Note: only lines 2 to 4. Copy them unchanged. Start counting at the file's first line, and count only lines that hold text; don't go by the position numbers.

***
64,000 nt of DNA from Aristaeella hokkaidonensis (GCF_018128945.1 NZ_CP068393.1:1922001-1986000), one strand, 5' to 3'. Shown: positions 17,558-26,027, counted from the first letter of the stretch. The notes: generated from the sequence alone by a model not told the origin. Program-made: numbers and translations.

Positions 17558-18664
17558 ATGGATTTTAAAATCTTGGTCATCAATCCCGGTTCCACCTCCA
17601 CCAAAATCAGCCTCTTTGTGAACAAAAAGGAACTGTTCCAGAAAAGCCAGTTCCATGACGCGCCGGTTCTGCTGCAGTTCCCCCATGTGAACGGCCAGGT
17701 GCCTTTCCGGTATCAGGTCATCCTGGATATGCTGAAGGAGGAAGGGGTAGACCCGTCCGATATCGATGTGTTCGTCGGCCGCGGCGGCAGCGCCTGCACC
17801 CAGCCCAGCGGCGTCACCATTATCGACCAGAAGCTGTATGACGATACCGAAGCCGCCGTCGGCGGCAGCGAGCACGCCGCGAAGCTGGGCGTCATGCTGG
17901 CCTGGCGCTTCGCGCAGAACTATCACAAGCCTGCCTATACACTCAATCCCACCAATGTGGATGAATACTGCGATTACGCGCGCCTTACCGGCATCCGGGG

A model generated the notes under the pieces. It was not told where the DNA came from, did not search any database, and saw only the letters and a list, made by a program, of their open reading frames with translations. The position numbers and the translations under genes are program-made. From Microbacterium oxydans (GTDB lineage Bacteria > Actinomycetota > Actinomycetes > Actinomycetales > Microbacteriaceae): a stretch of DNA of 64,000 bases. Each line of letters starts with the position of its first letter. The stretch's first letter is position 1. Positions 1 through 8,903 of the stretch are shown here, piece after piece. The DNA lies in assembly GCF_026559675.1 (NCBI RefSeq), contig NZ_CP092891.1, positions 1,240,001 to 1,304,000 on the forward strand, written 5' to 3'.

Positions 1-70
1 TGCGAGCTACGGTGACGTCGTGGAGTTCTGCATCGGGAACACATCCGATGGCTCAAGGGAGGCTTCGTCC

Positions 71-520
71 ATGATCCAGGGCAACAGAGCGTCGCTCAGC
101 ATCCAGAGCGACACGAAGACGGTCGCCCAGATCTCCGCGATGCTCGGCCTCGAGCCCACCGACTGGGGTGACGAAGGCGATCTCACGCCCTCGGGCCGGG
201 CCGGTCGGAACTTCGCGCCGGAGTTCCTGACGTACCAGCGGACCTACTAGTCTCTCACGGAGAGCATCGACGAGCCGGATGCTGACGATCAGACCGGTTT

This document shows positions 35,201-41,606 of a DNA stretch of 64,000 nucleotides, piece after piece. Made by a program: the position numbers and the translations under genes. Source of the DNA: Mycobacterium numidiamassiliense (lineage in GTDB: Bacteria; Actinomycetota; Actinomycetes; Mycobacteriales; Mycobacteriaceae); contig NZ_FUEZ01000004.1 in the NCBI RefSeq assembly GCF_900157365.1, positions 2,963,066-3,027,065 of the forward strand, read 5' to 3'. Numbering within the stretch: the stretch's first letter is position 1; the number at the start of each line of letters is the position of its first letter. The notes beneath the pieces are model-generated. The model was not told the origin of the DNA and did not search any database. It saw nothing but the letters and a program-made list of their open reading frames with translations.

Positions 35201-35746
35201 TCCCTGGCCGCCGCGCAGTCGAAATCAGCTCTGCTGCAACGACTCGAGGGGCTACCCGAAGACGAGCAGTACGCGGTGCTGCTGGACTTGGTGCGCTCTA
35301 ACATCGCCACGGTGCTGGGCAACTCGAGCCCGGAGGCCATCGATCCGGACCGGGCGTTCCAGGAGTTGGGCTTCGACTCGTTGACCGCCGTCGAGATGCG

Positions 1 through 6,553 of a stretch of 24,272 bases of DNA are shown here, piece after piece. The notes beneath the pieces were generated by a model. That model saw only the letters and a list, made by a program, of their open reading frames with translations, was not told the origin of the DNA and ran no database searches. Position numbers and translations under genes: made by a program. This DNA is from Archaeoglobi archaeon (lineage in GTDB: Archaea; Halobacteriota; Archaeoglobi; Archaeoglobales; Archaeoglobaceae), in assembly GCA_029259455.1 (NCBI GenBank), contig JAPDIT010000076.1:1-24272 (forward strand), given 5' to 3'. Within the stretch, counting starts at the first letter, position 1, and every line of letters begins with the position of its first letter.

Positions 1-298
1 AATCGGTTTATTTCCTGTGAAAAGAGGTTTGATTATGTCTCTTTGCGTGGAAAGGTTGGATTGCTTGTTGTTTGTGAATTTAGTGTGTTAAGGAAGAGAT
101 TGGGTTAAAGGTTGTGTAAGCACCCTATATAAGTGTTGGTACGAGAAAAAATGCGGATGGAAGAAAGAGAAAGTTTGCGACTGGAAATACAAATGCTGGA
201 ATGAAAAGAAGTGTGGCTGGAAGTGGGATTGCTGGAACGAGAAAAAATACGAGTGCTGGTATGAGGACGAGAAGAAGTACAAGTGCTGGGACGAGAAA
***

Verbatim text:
Positions 17558-18664
17558 ATGGATTTTAAAATCTTGGTCATCAATCCCGGTTCCACCTCCA
17601 CCAAAATCAGCCTCTTTGTGAACAAAAAGGAACTGTTCCAGAAAAGCCAGTTCCATGACGCGCCGGTTCTGCTGCAGTTCCCCCATGTGAACGGCCAGGT